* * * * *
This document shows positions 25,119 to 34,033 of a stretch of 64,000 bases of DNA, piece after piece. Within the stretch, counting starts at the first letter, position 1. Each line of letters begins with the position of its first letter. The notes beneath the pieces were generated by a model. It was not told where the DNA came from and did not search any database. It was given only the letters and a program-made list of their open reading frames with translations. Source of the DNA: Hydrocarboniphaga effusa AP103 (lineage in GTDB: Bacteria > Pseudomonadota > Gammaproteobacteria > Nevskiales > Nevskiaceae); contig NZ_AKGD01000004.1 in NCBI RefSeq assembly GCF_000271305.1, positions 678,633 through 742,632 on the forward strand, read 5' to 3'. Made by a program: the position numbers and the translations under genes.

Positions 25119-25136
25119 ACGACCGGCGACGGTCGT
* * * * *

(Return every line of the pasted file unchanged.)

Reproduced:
This document shows positions 25,119 to 34,033 of a stretch of 64,000 bases of DNA, piece after piece. Within the stretch, counting starts at the first letter, position 1. Each line of letters begins with the position of its first letter. The notes beneath the pieces were generated by a model. It was not told where the DNA came from and did not search any database. It was given only the letters and a program-made list of their open reading frames with translations. Source of the DNA: Hydrocarboniphaga effusa AP103 (lineage in GTDB: Bacteria > Pseudomonadota > Gammaproteobacteria > Nevskiales > Nevskiaceae); contig NZ_AKGD01000004.1 in NCBI RefSeq assembly GCF_000271305.1, positions 678,633 through 742,632 on the forward strand, read 5' to 3'. Made by a program: the position numbers and the translations under genes.

Positions 25119-25136
25119 ACGACCGGCGACGGTCGT